- The synthesis of oligonucleotide phosphorothioates (OPS, see below) does not involve the oxidation with I2/water, and, respectively, does not suffer from the side reaction described above. On the other hand, if the capping step is performed prior to sulfurization, the solid support may contain the residual acetic anhydride and N-methylimidazole left after the capping step. The capping mixture interferes with the sulfur transfer reaction, which results in the extensive formation of the phosphate triester internucleosidic linkages in place of the desired PS triesters. Therefore, for the synthesis of OPS, it is advisable to conduct the sulfurization step prior to the capping step.
Step 4: Oxidation
The newly formed tricoordinated phosphite triester linkage is not natural and is of limited stability under the conditions of oligonucleotide synthesis. The treatment of the support-bound material with iodine and water in the presence of a weak base (pyridine, lutidine, or collidine) oxidizes the phosphite triester into a tetracoordinated phosphate triester, a protected precursor of the naturally occurring phosphate diester internucleosidic linkage. Oxidation may be carried out under anhydrous conditions using tert-Butyl hydroperoxide or, more efficiently, (1S)-(+)-(10-camphorsulfonyl)-oxaziridine (CSO). The step of oxidation is substituted with a sulfurization step to obtain oligonucleotide phosphorothioates (see Oligonucleotide phosphorothioates and their synthesis below). In the latter case, the sulfurization step is best carried out prior to capping.
In solid-phase synthesis, an oligonucleotide being assembled is covalently bound, via its 3'-terminal hydroxy group, to a solid support material and remains attached to it over the entire course of the chain assembly. The solid support is contained in columns whose dimensions depend on the scale of synthesis and may vary between 0.05 mL and several liters. The overwhelming majority of oligonucleotides are synthesized on small scale ranging from 10 nmol to 1 μmol. More recently, high-throughput oligonucleotide synthesis where the solid support is contained in the wells of multi-well plates (most often, 96 or 384 wells per plate) became a method of choice for parallel synthesis of oligonucleotides on small scale. At the end of the chain assembly, the oligonucleotide is released from the solid support and is eluted from the column or the well.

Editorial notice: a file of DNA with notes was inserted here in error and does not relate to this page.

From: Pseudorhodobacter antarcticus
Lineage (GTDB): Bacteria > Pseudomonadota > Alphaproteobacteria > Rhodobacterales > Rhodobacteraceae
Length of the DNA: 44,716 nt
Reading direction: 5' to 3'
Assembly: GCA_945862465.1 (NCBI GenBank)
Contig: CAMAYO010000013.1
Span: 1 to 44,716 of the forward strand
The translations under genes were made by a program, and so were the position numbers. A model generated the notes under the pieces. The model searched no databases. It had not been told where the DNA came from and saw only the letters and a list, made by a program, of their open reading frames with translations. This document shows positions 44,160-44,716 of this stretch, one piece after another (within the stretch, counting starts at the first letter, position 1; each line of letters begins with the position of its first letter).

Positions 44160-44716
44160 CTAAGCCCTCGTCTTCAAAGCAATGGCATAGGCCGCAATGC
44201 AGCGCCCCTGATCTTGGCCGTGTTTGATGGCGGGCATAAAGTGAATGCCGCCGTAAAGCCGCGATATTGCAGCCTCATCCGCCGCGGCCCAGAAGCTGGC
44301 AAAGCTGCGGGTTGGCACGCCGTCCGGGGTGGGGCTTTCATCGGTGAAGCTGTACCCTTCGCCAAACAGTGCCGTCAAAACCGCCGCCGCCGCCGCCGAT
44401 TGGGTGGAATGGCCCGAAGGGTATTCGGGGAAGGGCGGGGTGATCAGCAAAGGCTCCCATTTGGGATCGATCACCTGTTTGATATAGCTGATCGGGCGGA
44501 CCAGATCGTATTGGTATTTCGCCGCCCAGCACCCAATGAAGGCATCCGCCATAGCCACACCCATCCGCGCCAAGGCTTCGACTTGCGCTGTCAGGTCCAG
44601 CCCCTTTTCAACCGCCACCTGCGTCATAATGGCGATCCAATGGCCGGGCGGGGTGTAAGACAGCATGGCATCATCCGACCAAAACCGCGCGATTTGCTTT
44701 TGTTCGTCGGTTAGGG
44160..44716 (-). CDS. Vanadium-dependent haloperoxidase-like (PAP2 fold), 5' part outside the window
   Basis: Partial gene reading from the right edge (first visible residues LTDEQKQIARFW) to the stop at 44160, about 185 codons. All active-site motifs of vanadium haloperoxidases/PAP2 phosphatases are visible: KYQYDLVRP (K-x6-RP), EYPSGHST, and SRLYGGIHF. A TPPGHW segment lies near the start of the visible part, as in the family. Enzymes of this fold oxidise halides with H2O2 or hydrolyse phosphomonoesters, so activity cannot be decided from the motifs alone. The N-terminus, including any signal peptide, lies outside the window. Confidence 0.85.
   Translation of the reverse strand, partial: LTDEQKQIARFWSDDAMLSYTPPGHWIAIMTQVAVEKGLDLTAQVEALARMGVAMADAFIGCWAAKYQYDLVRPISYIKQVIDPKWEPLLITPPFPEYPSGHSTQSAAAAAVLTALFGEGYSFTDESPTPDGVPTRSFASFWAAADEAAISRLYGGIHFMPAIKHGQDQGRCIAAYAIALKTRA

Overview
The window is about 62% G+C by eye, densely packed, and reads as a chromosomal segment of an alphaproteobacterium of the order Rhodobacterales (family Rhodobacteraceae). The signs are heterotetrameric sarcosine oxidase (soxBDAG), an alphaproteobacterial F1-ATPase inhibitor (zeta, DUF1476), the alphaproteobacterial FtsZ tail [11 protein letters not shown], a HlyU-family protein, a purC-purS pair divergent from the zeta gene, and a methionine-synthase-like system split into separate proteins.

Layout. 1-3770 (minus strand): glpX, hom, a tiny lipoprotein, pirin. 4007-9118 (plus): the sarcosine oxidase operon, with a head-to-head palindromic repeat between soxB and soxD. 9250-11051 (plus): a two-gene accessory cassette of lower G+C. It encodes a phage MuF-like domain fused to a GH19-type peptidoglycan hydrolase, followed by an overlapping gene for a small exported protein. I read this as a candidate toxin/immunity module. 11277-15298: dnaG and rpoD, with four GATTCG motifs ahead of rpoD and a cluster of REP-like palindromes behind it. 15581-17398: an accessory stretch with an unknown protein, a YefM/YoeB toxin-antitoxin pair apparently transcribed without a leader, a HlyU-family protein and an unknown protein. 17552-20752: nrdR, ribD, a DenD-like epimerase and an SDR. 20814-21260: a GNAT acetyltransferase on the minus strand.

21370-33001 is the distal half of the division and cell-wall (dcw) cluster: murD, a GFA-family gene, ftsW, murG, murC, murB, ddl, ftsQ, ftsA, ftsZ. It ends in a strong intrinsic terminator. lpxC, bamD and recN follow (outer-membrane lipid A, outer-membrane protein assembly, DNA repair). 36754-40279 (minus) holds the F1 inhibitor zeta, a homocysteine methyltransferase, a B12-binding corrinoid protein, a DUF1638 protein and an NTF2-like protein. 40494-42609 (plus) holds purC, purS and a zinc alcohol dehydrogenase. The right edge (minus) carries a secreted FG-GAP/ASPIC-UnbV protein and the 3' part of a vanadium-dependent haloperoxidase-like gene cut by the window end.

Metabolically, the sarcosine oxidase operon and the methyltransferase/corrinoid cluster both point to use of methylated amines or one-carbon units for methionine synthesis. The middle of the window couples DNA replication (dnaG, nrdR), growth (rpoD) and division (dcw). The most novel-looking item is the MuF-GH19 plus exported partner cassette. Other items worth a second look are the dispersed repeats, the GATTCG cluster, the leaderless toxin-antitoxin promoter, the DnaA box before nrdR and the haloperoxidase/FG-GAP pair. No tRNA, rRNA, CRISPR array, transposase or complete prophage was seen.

Solid support material
In contrast to organic solid-phase synthesis and peptide synthesis, the synthesis of oligonucleotides proceeds best on non-swellable or low-swellable solid supports. The two most often used solid-phase materials are controlled pore glass (CPG) and macroporous polystyrene (MPPS).
- CPG is commonly defined by its pore size. In oligonucleotide chemistry, pore sizes of 500, 1000, 1500, 2000, and 3000 Å are used to allow the preparation of about 50, 80, 100, 150, and 200-mer oligonucleotides, respectively. To make native CPG suitable for further processing, the surface of the material is treated with (3-aminopropyl)triethoxysilane to give aminopropyl CPG. The aminopropyl arm may be further extended to result in long chain aminoalkyl (LCAA) CPG. The amino group is then used as an anchoring point for linkers suitable for oligonucleotide synthesis (see below).
- MPPS suitable for oligonucleotide synthesis is a low-swellable, highly cross-linked polystyrene obtained by polymerization of divinylbenzene (min 60%), styrene, and 4-chloromethylstyrene in the presence of a porogeneous agent. The macroporous chloromethyl MPPS obtained is converted to aminomethyl MPPS.
To make the solid support material suitable for oligonucleotide synthesis, non-nucleosidic linkers or nucleoside succinates are covalently attached to the reactive amino groups in aminopropyl CPG, LCAA CPG, or aminomethyl MPPS. The remaining unreacted amino groups are capped with acetic anhydride. Typically, three conceptually different groups of solid supports are used.